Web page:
work-life balance

My boyfriend shared with me the article below, he knows this resonates with me.

I’ve always taken my youth as a privilege with a kiasu mindset that “whatever I can learn now, I have to“. Because of this, I think I have recklessly thrown myself into a lot of shit from which I can gain experience from, to the extent that sometimes I wonder if it’s me being sadistic?

Anyway, I have a set of beliefs which I have lived upon.

Because I’m so young,

– … I still can learn. Learning is much easier when one is young and has less expectation.
– … I can still make mistake, fall and bounce back.
– … I don’t need a lot of money.
– … I don’t have much of family commitments to worry about. Kids, house, car, kids schools, let’s think about all those later.
– … I can extend myself. Politics, long hours, crisis … I think I can handle it
– … I have time to train myself. I don’t intend to pick a shortcut and play any tricks to fast forward. I believe working and learning is the only way any youngster should be concerned about. For those who like shortcuts, this is for you.

All the beliefs above only come to a single-minded objective that I want to be damn good at what I’m doing.

This doesn’t mean that work-life balance shall be neglected though. I guess everyone has a different level of expectation on the life department. Some think life must be weekly hanging-outs with friends, clubbing and drinking until drop dead. Some take life as quiet time to simply enjoy a book. Some think that they work to have a life. Some others think that they live to work. So, I will say, it’s all in your mind, a balance and moderation of each and everything would be nice, but it’s your choice to prioritize.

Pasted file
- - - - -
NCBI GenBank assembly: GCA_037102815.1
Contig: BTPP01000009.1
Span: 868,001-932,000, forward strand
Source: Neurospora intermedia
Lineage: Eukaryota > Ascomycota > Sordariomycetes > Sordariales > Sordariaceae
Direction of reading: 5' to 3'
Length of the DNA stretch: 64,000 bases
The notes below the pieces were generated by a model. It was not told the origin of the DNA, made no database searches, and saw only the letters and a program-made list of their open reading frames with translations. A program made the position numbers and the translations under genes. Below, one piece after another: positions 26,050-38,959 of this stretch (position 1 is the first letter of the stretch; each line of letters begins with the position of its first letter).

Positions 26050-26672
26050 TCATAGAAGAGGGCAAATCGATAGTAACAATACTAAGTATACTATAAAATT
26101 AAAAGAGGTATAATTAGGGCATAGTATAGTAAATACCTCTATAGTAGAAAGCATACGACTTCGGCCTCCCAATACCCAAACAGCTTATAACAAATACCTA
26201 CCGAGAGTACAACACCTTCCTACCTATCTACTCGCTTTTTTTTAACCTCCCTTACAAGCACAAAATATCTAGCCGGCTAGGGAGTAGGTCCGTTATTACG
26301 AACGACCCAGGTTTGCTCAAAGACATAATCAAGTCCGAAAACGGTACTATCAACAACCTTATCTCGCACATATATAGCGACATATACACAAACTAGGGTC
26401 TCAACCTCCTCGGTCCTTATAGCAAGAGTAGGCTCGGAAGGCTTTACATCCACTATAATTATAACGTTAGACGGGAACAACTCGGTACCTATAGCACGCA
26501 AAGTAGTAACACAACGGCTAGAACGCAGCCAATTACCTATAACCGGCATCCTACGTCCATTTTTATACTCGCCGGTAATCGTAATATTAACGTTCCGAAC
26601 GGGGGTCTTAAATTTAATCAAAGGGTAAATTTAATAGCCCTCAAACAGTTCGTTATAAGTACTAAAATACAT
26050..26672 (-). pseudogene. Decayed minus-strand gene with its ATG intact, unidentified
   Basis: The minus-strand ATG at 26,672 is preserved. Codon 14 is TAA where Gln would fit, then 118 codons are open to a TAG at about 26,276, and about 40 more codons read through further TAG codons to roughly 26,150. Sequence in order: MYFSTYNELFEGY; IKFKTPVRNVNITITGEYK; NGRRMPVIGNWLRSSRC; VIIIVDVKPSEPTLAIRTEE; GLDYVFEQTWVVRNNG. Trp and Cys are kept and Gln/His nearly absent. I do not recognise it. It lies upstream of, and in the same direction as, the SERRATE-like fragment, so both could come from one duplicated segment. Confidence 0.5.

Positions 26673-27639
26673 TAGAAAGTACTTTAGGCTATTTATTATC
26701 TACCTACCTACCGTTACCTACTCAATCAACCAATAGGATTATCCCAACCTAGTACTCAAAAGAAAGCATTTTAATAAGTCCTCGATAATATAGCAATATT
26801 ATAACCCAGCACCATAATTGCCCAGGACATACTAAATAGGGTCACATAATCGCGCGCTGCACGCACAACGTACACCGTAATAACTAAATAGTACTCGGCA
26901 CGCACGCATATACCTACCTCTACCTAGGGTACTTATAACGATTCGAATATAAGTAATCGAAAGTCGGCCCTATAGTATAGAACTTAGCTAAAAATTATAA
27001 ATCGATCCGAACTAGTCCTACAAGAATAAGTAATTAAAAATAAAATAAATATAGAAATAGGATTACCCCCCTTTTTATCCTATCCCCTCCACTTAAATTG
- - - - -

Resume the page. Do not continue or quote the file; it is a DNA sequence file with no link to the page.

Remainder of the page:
***

Work-Life Balance My Foot

by Ben Leong

11 July 2013 at 02:38

It is a pity that I was not able to attend this year’s Commencement because I was away on business in China.

Just landed a couple of hours ago, but something that I read in the Straits Times on the plane really bothered me, and I mean *really* bothered me. The title of the article was “Undergrads’ top priority: Work-life balance”.

I am writing this note to you, my students who are graduating this year, as a final warning — in case some of your also subscribe to this grand notion that there’s more to life than work.

Actually, it is indeed true that there is more to life than work. However, if you should step out into the working world thinking seeking this thing called work-life balance then I fear you might be setting yourself up for a perilous future.

It is possible to achieve work-life balance. Many have done it.

But what many young people fail to understand is that it is privilege, and not an entitlement. In other words, you have to earn it. This is a mistake I hope you do not make.

And the way to earn it is to become so damn good at what you do that your boss has no choice but to tolerate your work-life balance — or for you to become your own boss.

I am not sure how to be more subtle, but none of you — yes, none of you, not even the First Class Honours — is currently so damn good that you are completely indispensible.

If you put in enough work and effort, then maybe, just maybe, in 10 years, you might find yourself in a position where you can actually have enough control over your work that you can have your “work-life balance”.